Depletion of stratospheric ozone

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Depletion of stratospheric ozone

 

CHAPTER ONE

1.0   INTRODUCTION

Representatives from 24 nations, meeting in Montreal in September 1987, signed the “Montreal Protocol on Substances that Deplete the Ozone Layer,”1 an international agreement designed to reduce the world ­wide production and use of chlorofluorocarbons (CFCs). This protocol is the result of years of negotiation fostered by the United Nations Environment Programme (UNEP) among the major CFC producing countries. Its formulation was a response to a growing international consensus on the need to protect stratospheric ozone from depletion by CFCs. The Montreal Protocol is a landmark agreement in that it is the first international treaty for mitigating a global atmospheric problem before serious environmental impacts have been conclusively detected. As such, the Montreal Protocol has stirred much interest, and both scientists and policymakers have suggested that it can be used as a model for international agreements on other global environmental problems, especially the problem of CO2 and trace-gas induced global warming.

Before such a comparison to other environmental problems can be made, however, it is useful to understand the Montreal Protocol in its historical and political context. Depletion of stratospheric ozone is an example of both the complicated and the global nature of contemporary environmental problems, and the Montreal Protocol shows that innovative approaches to such global environmental problems are possible. During the past two decades concern over stratospheric ozone has evolved from a fringe environmental issue to a major policy issue of national and international importance. An analysis of this evolution is important for understanding both the value of the Montreal Protocol and its implications for other global atmospheric problems.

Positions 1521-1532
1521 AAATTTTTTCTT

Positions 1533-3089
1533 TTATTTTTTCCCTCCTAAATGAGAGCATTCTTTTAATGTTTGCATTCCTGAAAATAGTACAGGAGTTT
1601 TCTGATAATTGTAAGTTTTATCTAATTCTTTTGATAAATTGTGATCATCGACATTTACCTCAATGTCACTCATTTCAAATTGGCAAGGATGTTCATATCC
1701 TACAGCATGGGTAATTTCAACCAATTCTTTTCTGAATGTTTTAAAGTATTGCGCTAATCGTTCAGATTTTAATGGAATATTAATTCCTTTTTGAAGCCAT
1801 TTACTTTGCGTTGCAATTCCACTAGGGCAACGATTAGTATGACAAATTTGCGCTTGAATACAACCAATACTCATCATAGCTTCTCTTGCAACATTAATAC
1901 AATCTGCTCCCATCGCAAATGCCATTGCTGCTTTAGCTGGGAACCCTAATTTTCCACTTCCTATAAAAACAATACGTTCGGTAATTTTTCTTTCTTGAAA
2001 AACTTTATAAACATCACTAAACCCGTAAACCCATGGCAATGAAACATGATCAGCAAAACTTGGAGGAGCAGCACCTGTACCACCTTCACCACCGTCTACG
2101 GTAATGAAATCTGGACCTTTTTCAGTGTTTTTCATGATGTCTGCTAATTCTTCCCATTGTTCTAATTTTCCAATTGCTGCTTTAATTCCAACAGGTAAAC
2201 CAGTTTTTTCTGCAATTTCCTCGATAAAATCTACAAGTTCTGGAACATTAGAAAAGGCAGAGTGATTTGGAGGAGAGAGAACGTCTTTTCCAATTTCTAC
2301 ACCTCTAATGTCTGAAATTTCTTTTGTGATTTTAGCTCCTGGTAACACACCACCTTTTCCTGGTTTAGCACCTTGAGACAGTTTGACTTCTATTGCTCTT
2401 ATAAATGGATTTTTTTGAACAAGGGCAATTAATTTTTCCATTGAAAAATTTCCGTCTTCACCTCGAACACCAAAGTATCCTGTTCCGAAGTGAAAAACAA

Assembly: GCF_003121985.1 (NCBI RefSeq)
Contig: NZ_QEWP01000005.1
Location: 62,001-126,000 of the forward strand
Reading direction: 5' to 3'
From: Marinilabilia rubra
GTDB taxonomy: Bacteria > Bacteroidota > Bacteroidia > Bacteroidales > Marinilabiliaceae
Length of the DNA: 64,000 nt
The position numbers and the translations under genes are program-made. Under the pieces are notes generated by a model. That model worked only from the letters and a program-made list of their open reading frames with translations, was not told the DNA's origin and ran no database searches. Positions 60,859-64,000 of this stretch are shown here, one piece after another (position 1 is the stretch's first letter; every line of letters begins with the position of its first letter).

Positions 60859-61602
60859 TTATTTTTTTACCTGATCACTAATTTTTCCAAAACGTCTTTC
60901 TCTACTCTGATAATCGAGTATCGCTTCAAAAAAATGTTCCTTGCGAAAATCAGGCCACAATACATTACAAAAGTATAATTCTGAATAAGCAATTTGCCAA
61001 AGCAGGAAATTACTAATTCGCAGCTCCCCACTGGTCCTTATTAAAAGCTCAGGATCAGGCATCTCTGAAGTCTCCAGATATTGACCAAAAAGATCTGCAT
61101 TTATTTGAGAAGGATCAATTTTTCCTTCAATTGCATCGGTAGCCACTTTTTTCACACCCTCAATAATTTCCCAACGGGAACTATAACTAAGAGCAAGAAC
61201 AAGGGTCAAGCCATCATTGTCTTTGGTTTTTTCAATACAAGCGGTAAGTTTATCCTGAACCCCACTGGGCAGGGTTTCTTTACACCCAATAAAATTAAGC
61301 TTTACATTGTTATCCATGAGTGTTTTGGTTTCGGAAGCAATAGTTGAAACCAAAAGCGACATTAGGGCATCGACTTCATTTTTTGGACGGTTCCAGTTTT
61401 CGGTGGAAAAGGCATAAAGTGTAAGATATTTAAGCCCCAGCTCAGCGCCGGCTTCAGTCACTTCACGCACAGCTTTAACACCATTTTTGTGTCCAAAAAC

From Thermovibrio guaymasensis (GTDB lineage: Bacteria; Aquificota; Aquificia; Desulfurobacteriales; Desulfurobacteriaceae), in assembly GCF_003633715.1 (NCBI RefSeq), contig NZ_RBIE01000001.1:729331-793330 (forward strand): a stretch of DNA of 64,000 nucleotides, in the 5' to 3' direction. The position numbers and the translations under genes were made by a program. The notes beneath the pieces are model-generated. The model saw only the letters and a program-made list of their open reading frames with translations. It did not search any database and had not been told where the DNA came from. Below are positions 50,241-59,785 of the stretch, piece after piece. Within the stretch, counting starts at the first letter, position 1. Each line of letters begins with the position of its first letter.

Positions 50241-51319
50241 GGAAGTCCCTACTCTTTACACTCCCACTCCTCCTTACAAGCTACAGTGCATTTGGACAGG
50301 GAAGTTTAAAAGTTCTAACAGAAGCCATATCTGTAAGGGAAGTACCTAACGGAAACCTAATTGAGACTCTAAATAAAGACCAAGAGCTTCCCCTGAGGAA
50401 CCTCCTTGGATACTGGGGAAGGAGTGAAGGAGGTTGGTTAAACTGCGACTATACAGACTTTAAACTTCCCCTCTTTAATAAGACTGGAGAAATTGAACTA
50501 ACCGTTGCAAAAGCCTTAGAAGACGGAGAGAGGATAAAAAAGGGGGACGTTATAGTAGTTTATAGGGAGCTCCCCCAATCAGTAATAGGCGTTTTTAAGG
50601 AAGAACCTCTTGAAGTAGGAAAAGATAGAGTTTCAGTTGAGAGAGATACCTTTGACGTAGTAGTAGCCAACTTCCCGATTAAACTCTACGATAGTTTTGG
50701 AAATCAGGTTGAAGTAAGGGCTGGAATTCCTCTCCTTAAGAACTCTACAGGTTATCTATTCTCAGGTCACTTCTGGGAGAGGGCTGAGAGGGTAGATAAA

The evolution of stratospheric ozone policy can be understood as a two-stage process: (1) the development of domestic regulations controlling CFC use in aerosol spray cans in the United States and several other countries in the mid- and late-1970s, and (II) the development of an international policy response to the problem of global stratospheric ozone depletion in the 1980s. These are not separate issues. The development of an international response clearly followed from the concern raised in the United States, Canada, Sweden, and other countries which had taken unilateral action to control CFCs in the 1970s. However, many important differences between stage 1 and II make this distinction a useful tool for analysis. I argue that four key factors are important in understanding the evolution of stratospheric ozone policy: (1) the recognition that ozone depletion is a global problem requiring an international response; (2) the evolving scientific understanding of stratospheric ozone depletion and its influence on policymakers; (3) increasing public concern based on the threat of skin cancer and the perception of the potential for global catas­trophe associated with the discovery of the Antarctic ozone hole; and (4) the availability of acceptable substitutes for CFCs.

This paper analyzes the evolution of stratospheric ozone policy. The first section reviews the science behind the problem of CFC-induced stratospheric ozone depletion. The next two sections discuss the emerg­ence of stratospheric ozone depletion as a national political issue in the United States during stage I, and its evolution to an international political issue during stage II. This is followed by a discussion of how the evolving scientific understanding of the problem, the catastrophic nature of the risks, and the availability of alternatives to CFCs influenced the final negotiations on an international agreement. The last section examines the Montreal Protocol and discusses its prospects for success.

CFCs AND THE OZONE LAYER